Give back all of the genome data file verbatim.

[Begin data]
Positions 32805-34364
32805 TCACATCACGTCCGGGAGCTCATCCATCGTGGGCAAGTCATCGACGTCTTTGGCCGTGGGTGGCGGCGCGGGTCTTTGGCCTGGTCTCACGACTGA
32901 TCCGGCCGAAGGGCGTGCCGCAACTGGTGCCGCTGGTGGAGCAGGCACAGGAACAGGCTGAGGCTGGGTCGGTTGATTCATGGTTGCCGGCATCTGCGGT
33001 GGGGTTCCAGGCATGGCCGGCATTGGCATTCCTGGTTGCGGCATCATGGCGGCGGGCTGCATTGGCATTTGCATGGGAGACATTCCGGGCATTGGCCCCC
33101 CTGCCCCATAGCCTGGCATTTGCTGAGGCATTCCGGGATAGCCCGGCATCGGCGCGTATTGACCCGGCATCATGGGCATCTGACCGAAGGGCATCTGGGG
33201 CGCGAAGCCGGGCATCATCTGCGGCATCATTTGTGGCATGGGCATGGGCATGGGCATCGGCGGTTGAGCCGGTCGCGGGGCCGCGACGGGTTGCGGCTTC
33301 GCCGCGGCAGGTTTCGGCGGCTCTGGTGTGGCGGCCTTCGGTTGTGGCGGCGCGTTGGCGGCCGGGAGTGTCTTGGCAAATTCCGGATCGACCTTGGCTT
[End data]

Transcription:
Positions 32805-34364
32805 TCACATCACGTCCGGGAGCTCATCCATCGTGGGCAAGTCATCGACGTCTTTGGCCGTGGGTGGCGGCGCGGGTCTTTGGCCTGGTCTCACGACTGA
32901 TCCGGCCGAAGGGCGTGCCGCAACTGGTGCCGCTGGTGGAGCAGGCACAGGAACAGGCTGAGGCTGGGTCGGTTGATTCATGGTTGCCGGCATCTGCGGT
33001 GGGGTTCCAGGCATGGCCGGCATTGGCATTCCTGGTTGCGGCATCATGGCGGCGGGCTGCATTGGCATTTGCATGGGAGACATTCCGGGCATTGGCCCCC
33101 CTGCCCCATAGCCTGGCATTTGCTGAGGCATTCCGGGATAGCCCGGCATCGGCGCGTATTGACCCGGCATCATGGGCATCTGACCGAAGGGCATCTGGGG
33201 CGCGAAGCCGGGCATCATCTGCGGCATCATTTGTGGCATGGGCATGGGCATGGGCATCGGCGGTTGAGCCGGTCGCGGGGCCGCGACGGGTTGCGGCTTC
33301 GCCGCGGCAGGTTTCGGCGGCTCTGGTGTGGCGGCCTTCGGTTGTGGCGGCGCGTTGGCGGCCGGGAGTGTCTTGGCAAATTCCGGATCGACCTTGGCTT